In chapter four, readers are introduced to the practice of interpretation using different tools to understand the Bible as a text. The chapter is entitled “Torah Lishma” (Torah for its own sake). This chapter was one of my favorites because it challenges the readers into rethinking the way in which the church is taught to read the Bible. Often studies in church consist of truth occurring around scripture but not scripture itself. Shepherd states on page 40, “Instead we favor courses in theology and “practical” ministry that simply talk around the Bible.” Shepherd encourages two types of study which aren’t commonly found in churches. One being literary analysis of the biblical narrative and the other being the “convergence of biblical language study, textual analysis, and compositional analysis.” The second study Shepherd undergoes is more focused on people wishing to teach at the local church. He then goes on to offer examples of how this second principle is practiced.
Chapter five teaches the reader how the reader uses different literary editions of the Hebrew Bible in their interpretations and teachings. Particularly, Shepherd uses the Syriac Version of Chronicles, known as the Peshitta which is valuable to textual criticism and the LXX version of 1 Sam 17-18 which agrees closer to 4QSamª than does the MT. In chapter six he presents a grammatical study of the object marker in biblical Hebrew. Based upon its position, it can aid in determining transitional texts, texts favoring Aramaic, and texts which were copied incorrectly based upon its pronunciation. Lastly, chapter seven offers a study of the Hebrew word “ahad.” Often times, words are given their definition by their root. As Shepherd stated in chapter one, “Words are denied on the basis of their usage within the language and on the basis of their relationship to other words within the same semantic field.” “Love” does not cover the full semantic range of the word (ahad). Shepherd then gives you the an example of a semantic study of (ahad) being used for the antonym for “reject” thus defining ahad as choose.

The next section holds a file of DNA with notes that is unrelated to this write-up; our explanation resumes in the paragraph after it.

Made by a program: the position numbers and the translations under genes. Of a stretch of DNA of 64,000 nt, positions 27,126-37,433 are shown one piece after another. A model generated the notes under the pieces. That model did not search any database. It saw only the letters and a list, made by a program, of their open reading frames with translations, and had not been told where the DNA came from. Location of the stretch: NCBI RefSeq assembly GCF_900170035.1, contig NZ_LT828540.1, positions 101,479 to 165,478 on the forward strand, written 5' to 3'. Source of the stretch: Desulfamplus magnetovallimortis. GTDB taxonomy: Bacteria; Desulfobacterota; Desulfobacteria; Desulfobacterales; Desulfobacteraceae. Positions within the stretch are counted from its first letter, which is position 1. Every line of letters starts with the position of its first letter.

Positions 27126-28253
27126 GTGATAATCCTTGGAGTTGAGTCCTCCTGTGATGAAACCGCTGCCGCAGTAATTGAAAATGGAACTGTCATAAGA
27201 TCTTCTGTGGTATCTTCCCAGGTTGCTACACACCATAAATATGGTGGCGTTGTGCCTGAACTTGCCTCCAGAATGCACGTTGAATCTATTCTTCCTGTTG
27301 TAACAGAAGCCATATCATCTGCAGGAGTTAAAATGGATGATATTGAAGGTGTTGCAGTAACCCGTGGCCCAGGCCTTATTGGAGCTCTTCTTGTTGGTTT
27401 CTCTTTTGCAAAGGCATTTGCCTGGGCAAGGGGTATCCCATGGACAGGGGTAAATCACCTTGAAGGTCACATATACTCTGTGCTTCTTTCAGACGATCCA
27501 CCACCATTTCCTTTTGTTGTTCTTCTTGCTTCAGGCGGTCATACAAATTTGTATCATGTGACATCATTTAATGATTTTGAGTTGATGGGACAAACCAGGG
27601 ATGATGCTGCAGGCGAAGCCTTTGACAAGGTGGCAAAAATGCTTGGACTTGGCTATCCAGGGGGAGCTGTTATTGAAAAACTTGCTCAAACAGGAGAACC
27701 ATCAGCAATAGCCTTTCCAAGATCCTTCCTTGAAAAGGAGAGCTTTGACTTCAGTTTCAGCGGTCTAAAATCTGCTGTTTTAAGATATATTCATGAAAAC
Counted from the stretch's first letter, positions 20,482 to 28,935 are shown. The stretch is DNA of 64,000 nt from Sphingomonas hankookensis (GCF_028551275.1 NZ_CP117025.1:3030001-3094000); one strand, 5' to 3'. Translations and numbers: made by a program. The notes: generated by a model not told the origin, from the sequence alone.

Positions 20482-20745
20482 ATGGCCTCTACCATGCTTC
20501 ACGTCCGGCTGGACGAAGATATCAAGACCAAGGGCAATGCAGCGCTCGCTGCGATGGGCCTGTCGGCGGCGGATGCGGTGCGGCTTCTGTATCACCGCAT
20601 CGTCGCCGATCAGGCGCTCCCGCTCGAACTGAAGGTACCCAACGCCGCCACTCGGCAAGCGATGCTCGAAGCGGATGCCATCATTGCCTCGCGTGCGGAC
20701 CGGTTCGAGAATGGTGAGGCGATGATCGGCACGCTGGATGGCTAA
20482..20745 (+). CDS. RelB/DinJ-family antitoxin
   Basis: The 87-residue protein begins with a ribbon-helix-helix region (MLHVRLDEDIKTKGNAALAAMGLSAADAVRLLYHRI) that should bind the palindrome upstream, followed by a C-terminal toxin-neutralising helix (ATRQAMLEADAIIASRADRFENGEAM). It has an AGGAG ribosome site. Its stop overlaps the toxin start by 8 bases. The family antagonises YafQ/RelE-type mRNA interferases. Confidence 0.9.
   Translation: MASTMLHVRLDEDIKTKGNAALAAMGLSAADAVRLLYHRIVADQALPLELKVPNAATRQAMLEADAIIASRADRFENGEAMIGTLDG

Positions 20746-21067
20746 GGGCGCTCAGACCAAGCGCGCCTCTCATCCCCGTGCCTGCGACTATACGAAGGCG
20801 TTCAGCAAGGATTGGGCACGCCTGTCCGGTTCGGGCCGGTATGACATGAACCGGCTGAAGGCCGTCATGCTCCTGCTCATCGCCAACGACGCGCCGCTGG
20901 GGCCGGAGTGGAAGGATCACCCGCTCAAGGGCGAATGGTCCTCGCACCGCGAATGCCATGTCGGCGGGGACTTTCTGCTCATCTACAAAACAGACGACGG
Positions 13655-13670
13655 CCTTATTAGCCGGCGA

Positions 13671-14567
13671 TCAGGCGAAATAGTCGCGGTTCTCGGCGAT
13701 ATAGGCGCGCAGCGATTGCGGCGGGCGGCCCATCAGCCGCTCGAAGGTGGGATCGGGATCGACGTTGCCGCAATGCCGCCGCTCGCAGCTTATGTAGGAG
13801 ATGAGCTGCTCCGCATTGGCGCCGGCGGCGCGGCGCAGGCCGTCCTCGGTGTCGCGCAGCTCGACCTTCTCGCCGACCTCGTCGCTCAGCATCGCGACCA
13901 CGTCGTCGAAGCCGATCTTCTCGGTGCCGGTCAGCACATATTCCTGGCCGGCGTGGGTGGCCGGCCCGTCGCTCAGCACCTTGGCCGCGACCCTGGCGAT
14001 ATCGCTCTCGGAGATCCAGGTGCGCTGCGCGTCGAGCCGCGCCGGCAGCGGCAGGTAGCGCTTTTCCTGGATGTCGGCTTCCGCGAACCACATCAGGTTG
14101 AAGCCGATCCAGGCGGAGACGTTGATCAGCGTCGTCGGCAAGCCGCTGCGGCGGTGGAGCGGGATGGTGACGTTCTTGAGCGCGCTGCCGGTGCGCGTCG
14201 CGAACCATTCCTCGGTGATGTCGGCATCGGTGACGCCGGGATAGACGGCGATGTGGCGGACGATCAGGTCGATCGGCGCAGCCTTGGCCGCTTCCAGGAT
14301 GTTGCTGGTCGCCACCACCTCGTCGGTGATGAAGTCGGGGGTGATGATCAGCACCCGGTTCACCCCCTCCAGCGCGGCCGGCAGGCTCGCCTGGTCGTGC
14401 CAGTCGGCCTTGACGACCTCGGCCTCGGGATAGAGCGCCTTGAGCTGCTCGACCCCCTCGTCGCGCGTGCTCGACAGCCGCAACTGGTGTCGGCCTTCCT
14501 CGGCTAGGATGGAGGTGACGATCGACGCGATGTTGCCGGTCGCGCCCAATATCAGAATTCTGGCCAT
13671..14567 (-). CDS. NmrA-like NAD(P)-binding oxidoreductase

The truths taught in Textuality and the Bible should be sought by anyone considering teaching from the Old Testament or wishing to further their understanding of the biblical text. His teachings are seemingly against the grain of most OT sermons and OT studies I’ve come in contact with, however viewing the text in this manner opens a world of options that need some serious consideration. I would recommend this book to potential students and pastors wishing to further delve into understanding the word of God as the inspired and authentic in teaching and training. Scripture is given sufficiently to us in order for us to understand it in the context of its own writings.
If you wish to purchase Textuality and the Bible, you may do so here.
Shepherd, Michael B. Textuality and the Bible. Eugene, Oregon: Wipf & Stock Publishers, 2016. 122 pages.
Billy Doolittle is a graduate and former Garrett Fellow at Boyce College. He is married to Brittany Doolittle and is a member of Highview Baptist Church in Louisville, KY. You can follow Billy Doolittle on twitter @BillyDoolittle